Body Language Expert | Media Personality | Communication Expert | Leadership Coach & Trainer
By Brendam Kuty.
Alex Rodriguez lied during his interview with WFAN radio host Mike Francesa Wednesday, body language expert Susan Constantine told NJ.com.
Rodriguez told Francesa he’s innocent of Major League Baseball’s allegations he used performance-enhancing drugs from 2010 to 2012. He also said he never interfered with its investigation into Florida clinic Biogenesis or its founder, Tony Bosch.
The accusations were the foundation of the historic 211-game suspension MLB Commissioner Bud Selig smacked upon the Yankees third baseman Aug. 5, which Rodriguez and his legal team have fought vigorously.
But, Constantine said, Rodriguez’s body language didn’t match his words.
“The real important part in all this is that, with a high level of certainty, he was lying,” said Constantine, author of “The Complete Idiot’s Guide to Body Language” and a cable news contributor. “He is covering up at least some of the things that he’s being accused of.”
Rodriguez joined Francesa’s show for a half-hour afternoon interview after storming out of MLB’s Park Avenue offices earlier in the day. MLB Chief Arbitrator Fredric Horowitz, that morning, decided Selig didn’t have to testify in the appeal since MLB Chief Operating Officer Rob Manfred had testified earlier in the week, and was even cross-examined by A-Rod’s attorney Joseph Tacopina.
The decision sent Rodriguez into a rage. He slammed a table, pointed at Manfred and left abruptly. And after Rodriguez’s lawyers, MLB and the MLB Players Association doled out statements on the situation, Rodriguez found himself in front of Francesa, saying he won’t return to the hearings and that the deck was stacked against him.
But he didn’t tell the whole truth, Constantine said.
Constantine watched the interview, which was also broadcast on the YES Network. Rodriguez’s movements and evasive responses to some questions gave away what he was really thinking, the body language expert said.
Constantine’s biggest takeaway, she said, was that Rodriguez wasn’t definitive when Francesa asked whether he was guilty of any of MLB’s accusations.
He responded with quick no’s to whether he was guilty of any of the allegations; if he had done anything wrong; and if he obstructed justice. But when Francesa said, “So you’re guilty, in your mind, of nothing,” Rodriguez replied: “I feel like I should be there Opening Day.”
That answer, Constantine said, was A-Rod trying to talk around the truth.
“He should have answered no,” she said. “He may not have done some of those things, but he did some things. Right there, he was caught dead in a lie.”
When people lie, especially about important or complex topics, their brains often get backed up with what they want to express, Constantine said. Those are called “cognitive build loads,” she said. When Francesa hit Rodriguez with the question that encompassed all the allegations, the third baseman knew he couldn’t truthfully say no, Constantine said.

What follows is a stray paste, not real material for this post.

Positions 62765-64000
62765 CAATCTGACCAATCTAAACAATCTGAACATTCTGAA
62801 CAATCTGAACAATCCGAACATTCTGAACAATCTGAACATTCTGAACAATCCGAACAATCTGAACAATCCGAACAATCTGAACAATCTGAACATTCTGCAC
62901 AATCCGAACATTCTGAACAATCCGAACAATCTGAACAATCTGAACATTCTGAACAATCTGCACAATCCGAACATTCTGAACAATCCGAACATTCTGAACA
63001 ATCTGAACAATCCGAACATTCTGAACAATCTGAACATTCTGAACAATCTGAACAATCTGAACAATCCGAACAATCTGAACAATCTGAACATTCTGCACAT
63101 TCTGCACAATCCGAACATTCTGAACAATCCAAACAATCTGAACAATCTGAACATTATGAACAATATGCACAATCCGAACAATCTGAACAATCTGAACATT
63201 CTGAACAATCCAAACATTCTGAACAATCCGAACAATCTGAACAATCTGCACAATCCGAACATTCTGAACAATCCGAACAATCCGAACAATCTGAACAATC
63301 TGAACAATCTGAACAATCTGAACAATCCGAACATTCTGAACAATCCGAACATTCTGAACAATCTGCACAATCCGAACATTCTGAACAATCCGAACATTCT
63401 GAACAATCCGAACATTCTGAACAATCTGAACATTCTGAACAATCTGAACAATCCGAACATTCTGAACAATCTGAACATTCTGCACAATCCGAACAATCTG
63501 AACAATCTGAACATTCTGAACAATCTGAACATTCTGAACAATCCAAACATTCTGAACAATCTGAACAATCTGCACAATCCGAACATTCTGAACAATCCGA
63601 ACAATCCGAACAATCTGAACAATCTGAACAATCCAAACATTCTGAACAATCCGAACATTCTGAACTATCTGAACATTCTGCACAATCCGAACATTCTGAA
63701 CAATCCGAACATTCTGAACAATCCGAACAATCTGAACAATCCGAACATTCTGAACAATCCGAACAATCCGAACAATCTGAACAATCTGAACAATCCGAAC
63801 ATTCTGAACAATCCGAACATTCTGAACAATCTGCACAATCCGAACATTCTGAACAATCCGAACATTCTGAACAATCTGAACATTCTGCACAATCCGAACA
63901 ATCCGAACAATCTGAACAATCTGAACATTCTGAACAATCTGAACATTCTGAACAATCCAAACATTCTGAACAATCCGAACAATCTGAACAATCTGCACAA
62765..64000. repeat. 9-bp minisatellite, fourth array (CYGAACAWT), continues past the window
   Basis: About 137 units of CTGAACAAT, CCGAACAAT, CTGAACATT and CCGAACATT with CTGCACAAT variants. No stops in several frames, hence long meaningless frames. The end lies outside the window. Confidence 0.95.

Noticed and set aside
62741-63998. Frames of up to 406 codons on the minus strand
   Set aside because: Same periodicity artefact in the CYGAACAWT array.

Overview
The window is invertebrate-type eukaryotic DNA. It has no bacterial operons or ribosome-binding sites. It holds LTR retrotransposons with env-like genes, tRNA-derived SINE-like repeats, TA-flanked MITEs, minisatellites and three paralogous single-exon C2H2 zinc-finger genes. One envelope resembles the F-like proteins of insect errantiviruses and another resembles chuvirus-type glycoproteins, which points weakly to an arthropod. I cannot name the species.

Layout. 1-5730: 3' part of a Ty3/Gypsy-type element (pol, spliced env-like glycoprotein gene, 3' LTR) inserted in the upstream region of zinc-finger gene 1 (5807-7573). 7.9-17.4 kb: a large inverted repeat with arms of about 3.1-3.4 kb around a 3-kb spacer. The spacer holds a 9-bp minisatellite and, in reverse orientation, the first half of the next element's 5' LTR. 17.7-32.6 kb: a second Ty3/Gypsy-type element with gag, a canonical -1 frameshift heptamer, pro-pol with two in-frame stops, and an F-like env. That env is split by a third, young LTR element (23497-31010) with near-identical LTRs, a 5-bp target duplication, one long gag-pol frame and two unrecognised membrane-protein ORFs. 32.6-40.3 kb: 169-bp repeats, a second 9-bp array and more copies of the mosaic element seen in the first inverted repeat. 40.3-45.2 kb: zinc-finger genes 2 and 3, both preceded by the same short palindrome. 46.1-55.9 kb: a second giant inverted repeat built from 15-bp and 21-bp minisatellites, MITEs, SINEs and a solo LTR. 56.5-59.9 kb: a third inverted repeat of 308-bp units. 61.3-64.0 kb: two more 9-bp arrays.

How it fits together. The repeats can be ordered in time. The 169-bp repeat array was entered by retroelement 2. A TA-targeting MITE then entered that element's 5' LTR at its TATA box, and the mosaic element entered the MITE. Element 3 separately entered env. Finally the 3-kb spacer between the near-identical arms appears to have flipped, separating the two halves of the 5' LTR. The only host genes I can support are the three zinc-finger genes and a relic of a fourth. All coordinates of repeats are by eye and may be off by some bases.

“The big one was, ‘You’re not guilty of anything?'” she said. “That built his cognitive build load. His brain was saying he’s done some of those things.”
The fact Rodriguez locked eyes early and often with Francesa was also the mark of a liar, Constantine said. That was consistent with someone working to convince rather than simply conveying a message, she said.
“People tend to lie more when they are locking eyes,” she said.
Rodriguez also didn’t appear truthful when he said “I lost my mind” during his appeal hearing outburst, Constantine said. And A-Rod didn’t seem sincere when talking about the embarrassment the suspension has dropped on his family, she said.
The third baseman’s quick right shoulder shrug and short giggle “canceled out that sincerity” when discussing the outburst, she said. “That was not a sincere comment,” she said. “He did not almost lose his mind.”
And when discussing the embarrassment of his family, Rodriguez’s face didn’t impart honesty, Constantine said. “There are no signs of embarrassment on his face,” she said. “There was no sense of embarrassment in his facial features.”
Rodriguez, however, wasn’t fibbing when he discussing how stressed he had been, according to Constantine.
And when he seemed ready to slug Selig? That wasn’t a lie either, she said.
Rodriguez told Francesa the suspension had been difficult for him to handle, he let out a deep sigh.
“That was truthful,” Constantine said. “It has been extremely difficult for him. When you are ready to hear bad news or have gone through a tough time, you might take a deep breath and push out air.”
His tells were just as strong when he talked about “the nerve” Selig had to avoid testifying, she said. While speaking about Selig, A-Rod often furrowed eyebrows — a sign consistent with anger, Constantine said.
But it was deeper than that, she said. When Rodriguez crunched his nose, it showed disgust, which is “the strongest form of hatred you could have. It’s beyond anger. It’s vehement anger,” she said.
“There’s a lot of anxiety around those questions,” Constantine said. “The reason is, he’s got a lot to lose.”